Gore Vidal

Vidal c. 1978 Eugene Luther Gore Vidal (; born Eugene Louis Vidal, October 3, 1925 – July 31, 2012) was an American writer and public intellectual known for his epigrammatic wit, patrician manner, and polished style of writing. Vidal was openly bisexual and his novels often dealt with LGBT characters, which was unusual at the time. Beyond literature, Vidal was heavily involved in politics. He twice sought office—unsuccessfully—as a Democratic Party candidate, first in 1960 to the United States House of Representatives (for New York), and later in 1982 to the U.S. Senate (for California).

Vidal was born into an upper class political family. As a political commentator and essayist, Vidal's primary focus was the history and society of the United States, especially how a militaristic foreign policy reduced the country to a decadent empire. His political and cultural essays were published in ''The Nation'', the ''New Statesman'', the ''New York Review of Books'', and ''Esquire'' magazines. As a public intellectual, Gore Vidal's topical debates on sex, politics, and religion with other intellectuals and writers occasionally turned into quarrels with the likes of William F. Buckley Jr. and Norman Mailer.

As a novelist, Vidal explored the nature of corruption in public and private life. His polished and erudite style of narration readily evoked the time and place of his stories, and perceptively delineated the psychology of his characters. His third novel, ''The City and the Pillar'' (1948), offended the literary, political, and moral sensibilities of conservative book reviewers, the plot being about a dispassionately presented male homosexual relationship. In the historical novel genre, Vidal recreated the imperial world of Julian the Apostate (r. AD 361–63) in ''Julian'' (1964). Julian was the Roman emperor who used religious tolerance to re-establish pagan polytheism to counter the political subversion of Christian monotheism. In social satire, ''Myra Breckinridge'' (1968) explores the mutability of gender roles and sexual orientation as being social constructs established by social mores. In ''Burr'' (1973) and ''Lincoln'' (1984), each protagonist is presented as "A Man of the People" and as "A Man" in a narrative exploration of how the public and private facets of personality affect the national politics of the United States. Provided by Wikipedia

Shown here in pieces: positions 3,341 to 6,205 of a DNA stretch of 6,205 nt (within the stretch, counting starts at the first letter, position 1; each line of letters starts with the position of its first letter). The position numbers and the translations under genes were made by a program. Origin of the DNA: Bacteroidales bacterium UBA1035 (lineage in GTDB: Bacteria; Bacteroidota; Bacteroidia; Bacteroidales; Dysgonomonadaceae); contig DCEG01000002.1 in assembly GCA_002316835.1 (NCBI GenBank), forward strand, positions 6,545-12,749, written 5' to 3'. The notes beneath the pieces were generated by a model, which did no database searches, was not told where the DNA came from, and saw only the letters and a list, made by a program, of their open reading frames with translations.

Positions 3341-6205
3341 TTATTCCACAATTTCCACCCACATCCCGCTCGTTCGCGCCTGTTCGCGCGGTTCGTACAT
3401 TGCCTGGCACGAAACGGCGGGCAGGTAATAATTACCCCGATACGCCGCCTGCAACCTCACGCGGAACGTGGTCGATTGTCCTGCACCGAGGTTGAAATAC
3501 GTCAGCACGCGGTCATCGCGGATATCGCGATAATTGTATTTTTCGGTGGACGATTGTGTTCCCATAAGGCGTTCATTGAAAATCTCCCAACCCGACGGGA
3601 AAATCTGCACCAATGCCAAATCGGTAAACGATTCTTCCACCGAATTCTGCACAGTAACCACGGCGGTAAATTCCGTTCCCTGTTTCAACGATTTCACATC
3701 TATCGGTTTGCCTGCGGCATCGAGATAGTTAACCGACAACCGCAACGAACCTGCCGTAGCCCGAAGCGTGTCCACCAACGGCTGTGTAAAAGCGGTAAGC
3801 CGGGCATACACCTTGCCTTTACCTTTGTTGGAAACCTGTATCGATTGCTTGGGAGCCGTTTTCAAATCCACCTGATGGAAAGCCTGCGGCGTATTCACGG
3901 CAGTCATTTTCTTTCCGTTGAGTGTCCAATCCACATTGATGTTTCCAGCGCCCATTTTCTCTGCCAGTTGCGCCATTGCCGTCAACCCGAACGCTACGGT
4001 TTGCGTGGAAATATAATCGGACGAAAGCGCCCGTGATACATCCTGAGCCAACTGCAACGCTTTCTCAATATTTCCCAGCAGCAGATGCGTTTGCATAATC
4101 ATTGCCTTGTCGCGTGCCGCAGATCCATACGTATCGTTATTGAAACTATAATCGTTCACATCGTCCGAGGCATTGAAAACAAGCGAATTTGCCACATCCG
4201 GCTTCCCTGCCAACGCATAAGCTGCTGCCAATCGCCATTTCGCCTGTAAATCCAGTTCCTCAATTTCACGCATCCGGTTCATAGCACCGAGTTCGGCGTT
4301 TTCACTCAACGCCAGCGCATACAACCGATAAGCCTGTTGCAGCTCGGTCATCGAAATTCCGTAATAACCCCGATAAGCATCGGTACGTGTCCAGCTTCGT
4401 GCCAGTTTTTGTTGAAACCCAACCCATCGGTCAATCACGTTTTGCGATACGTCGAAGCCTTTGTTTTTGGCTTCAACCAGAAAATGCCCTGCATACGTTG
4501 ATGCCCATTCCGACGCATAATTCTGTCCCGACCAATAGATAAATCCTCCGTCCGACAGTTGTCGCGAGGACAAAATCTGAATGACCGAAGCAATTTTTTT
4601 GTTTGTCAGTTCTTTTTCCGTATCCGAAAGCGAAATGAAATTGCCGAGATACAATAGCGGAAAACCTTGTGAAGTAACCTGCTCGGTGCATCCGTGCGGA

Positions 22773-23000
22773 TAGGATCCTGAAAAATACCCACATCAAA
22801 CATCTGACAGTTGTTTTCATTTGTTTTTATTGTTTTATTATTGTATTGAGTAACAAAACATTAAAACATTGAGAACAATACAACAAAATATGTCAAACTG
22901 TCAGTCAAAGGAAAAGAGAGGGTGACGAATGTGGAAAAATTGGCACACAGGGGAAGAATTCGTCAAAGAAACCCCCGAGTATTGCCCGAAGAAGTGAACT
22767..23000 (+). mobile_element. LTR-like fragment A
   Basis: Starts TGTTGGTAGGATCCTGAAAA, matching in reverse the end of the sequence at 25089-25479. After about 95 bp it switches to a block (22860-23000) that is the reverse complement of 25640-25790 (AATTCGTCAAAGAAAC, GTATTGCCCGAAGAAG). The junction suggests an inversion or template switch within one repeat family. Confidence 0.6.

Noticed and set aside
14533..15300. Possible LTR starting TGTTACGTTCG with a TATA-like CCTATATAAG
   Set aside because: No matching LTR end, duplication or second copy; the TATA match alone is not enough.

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by Vidal, Gore, 1925-2012.
Published 1974
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by Vidal, Gore, 1925-2012.
Published 1984
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by Vidal, Gore, 1925-2012.
Published 1970
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by Vidal, Gore, 1925-2012.
Published 1998
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by Vidal, Gore, 1925-2012.
Published 1998
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by Vidal, Gore, 1925-2012.
Published 2001
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by Vidal, Gore, 1925-2012.
Published 1967
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by Vidal, Gore, 1925-2012.
Published 2002
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by Vidal, Gore, 1925-2012.
Published 1969
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by Vidal, Gore, 1925-2012.
Published 1992
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by Vidal, Gore, 1925-2012.
Published 1956
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by Vidal, Gore, 1925-2012.
Published 1990
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by Vidal, Gore, 1925-2012.
Published 1976
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by Vidal, Gore, 1925-2012.
Published 1965
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by Vidal, Gore, 1925-2012.
Published 1954
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by Vidal, Gore, 1925-2012.
Published 1981
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by Vidal, Gore, 1925-2012.
Published 1978
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by Vidal, Gore, 1925-2012.
Published 1995
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by Vidal, Gore, 1925-2012.
Published 2003
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by Vidal, Gore, 1925-2012.
Published 1964
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